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Just The Sports: Wayne Ellington and Gerald Henderson, Jr.

Just The Sports

Tuesday, January 15, 2008

Wayne Ellington and Gerald Henderson, Jr.

High school teammates at the Episcopal Academy located in Merion, PA, Wayne Ellington and Gerald Henderson, Jr. are now plying their basketball trade at rival colleges, the University of North Carolina and Duke University respectively. Since they have separated and no longer compete on the same team, they have adopted differing roles and exhibited differing talents while each is still successful in his own way.

As soon as Wayne Ellington stepped on the UNC campus with his much heralded fellow classmates, he was given an important role in the offense, averaging ten field goal attempts per game in his freshman season and rewarding Roy Williams's confidence with a 54.8 TS% and 1.10 points per shot attempt on the way to 11.7 points per contest. In this, Ellington's sophomore season, he has upped the ante in a big way, taking more shots per game (13.1), averaging more points per game (17.8), and at the same time being more efficient with his shots (61.3 TS% and 1.23 points per shot attempt), establishing himself as one of the more prolific scorers in college basketball.

Henderson's collegiate career, meanwhile, got off to a less sparkling offensive start as he was not of the main cogs of Duke's offense in his freshman season. He has taken more shots this year, but he has not made the leap in his rate statistics that Ellington has. Henderson was a 50.0 TS% and 1.00 points per shot attempt shooter in his freshman year while taking only six shots per game and as a sophomore, he is a 52.4 TS% and 1.05 points per shot attempt shooter on 10.9 field goal attempts per contest.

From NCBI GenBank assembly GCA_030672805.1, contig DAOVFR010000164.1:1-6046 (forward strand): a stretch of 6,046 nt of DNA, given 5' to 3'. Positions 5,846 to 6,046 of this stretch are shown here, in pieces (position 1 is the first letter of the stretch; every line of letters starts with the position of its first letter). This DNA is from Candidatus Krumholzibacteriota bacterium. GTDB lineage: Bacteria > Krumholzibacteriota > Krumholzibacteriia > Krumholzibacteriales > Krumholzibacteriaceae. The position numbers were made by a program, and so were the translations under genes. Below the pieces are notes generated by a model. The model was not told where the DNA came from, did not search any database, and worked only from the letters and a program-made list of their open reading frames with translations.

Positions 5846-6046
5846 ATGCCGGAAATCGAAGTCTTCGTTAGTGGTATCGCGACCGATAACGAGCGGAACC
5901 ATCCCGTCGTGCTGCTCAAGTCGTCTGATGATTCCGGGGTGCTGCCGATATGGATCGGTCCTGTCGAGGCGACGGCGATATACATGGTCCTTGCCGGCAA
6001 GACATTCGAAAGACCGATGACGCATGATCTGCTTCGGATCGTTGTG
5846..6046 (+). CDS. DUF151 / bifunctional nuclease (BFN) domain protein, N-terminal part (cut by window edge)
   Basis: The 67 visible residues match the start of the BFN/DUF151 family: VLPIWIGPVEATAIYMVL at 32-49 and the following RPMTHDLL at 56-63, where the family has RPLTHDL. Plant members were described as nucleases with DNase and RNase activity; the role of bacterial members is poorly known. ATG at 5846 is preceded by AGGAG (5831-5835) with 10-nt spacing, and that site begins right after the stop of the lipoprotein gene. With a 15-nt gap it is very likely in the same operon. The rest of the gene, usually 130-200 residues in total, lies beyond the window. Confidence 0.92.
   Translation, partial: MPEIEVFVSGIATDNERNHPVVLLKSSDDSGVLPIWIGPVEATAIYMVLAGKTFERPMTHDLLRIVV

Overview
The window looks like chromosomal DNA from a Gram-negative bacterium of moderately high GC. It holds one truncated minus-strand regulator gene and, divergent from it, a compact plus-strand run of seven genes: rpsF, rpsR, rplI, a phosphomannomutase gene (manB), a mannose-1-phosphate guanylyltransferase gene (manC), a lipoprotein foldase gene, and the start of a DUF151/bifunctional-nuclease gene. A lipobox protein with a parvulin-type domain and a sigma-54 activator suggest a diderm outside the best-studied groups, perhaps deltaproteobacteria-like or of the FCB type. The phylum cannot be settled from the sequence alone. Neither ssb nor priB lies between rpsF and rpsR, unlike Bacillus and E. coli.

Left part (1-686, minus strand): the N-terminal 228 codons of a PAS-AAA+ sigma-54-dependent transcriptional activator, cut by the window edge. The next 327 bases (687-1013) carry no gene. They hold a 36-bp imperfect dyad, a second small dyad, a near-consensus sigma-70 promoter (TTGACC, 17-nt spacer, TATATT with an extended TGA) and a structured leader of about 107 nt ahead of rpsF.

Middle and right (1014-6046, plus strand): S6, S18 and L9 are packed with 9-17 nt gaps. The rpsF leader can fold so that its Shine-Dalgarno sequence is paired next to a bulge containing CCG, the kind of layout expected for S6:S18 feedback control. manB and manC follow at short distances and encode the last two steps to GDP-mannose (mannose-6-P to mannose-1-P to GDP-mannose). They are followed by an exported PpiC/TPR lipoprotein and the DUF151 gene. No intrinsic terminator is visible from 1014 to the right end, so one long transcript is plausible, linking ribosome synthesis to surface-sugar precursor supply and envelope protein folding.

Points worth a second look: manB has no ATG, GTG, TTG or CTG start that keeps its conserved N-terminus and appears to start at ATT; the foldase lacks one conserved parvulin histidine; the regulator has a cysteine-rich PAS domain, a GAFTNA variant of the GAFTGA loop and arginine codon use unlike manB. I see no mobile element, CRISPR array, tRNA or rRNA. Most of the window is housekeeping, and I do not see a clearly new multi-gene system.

To his credit, Henderson is more proficient than Ellington in two facets of the game. The first is in getting to the free throw line more frequently. For his collegiate career, for every 3.2 shots he takes, Henderson has shot one free throw. Ellington, although he has a free throw percentage of 87.1% over his fifty-five games at UNC, has had to shoot the ball 5.2 times for one trip to the free throw line. In fact, Ellington has so far made one more three-pointer than he has free throw (102 to 101). However, Henderson's low free throw percentage (63.9%) makes him a liability when he does get to the charity stripe.

The second aspect of the game where Henderson is superior to Ellington is in the rebounding department. Of course, this makes sense when one realizes Henderson is a better athlete (read: can jump higher) than Ellington so his 10.5 rebound rate to Ellington's paltry 7.0 rebound rate should surprise no one.

If these two players' trends continue, at their twenty-five year high school reunion, provided they even show up, Ellington will be able to say he had the more productive college career. As for who has bragging rights for any NBA career, that is still to be determined.



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